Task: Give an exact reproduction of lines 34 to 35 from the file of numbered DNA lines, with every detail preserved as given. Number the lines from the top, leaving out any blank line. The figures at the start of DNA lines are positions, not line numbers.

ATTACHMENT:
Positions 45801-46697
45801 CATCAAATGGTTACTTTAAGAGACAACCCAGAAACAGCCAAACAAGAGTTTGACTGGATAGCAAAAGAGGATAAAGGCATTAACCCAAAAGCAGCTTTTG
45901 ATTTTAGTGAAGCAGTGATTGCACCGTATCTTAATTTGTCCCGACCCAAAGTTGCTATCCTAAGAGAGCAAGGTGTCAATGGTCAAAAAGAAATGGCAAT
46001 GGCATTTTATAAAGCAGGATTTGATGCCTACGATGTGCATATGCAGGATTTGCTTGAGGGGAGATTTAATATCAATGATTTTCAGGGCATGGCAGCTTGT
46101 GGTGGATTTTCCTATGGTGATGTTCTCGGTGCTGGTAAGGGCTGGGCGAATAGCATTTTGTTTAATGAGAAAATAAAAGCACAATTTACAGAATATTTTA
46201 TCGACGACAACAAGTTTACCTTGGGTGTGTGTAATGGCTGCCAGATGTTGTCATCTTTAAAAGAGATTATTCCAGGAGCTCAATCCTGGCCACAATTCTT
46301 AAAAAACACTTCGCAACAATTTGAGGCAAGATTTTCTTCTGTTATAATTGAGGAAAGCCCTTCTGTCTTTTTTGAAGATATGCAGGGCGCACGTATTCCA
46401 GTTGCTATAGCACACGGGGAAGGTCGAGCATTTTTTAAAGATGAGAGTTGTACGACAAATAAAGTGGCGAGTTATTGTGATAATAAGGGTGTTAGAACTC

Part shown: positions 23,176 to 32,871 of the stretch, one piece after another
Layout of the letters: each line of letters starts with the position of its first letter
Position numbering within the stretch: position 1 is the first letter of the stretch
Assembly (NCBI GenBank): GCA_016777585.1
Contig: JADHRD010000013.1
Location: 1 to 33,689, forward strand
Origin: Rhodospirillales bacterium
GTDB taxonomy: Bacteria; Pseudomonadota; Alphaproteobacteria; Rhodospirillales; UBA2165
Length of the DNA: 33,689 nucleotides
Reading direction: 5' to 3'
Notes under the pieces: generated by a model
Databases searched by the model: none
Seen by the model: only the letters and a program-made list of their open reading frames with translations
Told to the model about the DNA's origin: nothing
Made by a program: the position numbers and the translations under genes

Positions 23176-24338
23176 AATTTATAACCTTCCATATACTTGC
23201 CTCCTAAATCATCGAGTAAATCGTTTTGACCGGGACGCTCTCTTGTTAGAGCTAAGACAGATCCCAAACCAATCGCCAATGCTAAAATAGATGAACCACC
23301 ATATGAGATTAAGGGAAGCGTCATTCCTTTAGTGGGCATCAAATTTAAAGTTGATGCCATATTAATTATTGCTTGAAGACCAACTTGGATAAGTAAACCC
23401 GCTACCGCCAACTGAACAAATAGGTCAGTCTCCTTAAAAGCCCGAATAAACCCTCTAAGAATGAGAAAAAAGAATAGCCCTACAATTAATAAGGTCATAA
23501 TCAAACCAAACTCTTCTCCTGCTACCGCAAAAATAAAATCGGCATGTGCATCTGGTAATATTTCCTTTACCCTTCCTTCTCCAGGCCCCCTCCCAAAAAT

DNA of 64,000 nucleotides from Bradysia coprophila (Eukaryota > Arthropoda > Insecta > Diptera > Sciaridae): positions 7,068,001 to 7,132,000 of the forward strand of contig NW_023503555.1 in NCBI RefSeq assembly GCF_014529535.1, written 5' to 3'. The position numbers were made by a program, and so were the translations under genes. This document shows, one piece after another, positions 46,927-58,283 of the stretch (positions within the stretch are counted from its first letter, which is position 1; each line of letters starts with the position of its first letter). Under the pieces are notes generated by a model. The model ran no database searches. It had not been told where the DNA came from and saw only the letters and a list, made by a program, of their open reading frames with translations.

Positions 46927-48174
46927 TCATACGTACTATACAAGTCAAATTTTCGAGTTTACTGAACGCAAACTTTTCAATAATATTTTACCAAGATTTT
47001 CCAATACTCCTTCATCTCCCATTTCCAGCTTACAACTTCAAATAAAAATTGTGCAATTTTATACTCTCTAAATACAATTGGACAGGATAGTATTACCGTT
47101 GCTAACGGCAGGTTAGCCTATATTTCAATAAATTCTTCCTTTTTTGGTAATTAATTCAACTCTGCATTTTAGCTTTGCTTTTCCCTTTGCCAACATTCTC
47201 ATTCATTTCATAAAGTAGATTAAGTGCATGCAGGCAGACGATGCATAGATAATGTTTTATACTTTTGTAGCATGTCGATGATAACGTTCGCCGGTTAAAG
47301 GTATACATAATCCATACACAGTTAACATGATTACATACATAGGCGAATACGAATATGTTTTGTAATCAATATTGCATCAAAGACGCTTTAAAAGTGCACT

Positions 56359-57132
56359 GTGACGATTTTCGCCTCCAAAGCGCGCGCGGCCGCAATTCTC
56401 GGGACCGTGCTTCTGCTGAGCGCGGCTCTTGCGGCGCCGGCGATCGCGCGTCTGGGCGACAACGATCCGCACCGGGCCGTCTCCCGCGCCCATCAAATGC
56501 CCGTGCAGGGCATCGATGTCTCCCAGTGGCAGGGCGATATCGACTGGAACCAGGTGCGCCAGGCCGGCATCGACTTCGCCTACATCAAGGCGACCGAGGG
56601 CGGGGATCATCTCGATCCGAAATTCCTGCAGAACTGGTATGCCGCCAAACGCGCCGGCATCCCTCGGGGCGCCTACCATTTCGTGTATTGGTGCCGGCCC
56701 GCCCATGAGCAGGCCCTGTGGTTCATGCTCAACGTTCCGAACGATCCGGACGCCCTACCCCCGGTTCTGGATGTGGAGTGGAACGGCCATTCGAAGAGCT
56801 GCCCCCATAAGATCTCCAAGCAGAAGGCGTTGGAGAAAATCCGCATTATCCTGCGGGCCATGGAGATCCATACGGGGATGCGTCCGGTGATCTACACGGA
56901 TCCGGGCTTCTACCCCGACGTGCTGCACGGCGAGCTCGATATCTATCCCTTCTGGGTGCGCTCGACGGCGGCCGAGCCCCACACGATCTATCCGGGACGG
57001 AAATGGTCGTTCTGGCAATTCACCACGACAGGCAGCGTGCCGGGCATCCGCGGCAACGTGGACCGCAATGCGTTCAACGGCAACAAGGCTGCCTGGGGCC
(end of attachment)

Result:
47101 GCTAACGGCAGGTTAGCCTATATTTCAATAAATTCTTCCTTTTTTGGTAATTAATTCAACTCTGCATTTTAGCTTTGCTTTTCCCTTTGCCAACATTCTC
47201 ATTCATTTCATAAAGTAGATTAAGTGCATGCAGGCAGACGATGCATAGATAATGTTTTATACTTTTGTAGCATGTCGATGATAACGTTCGCCGGTTAAAG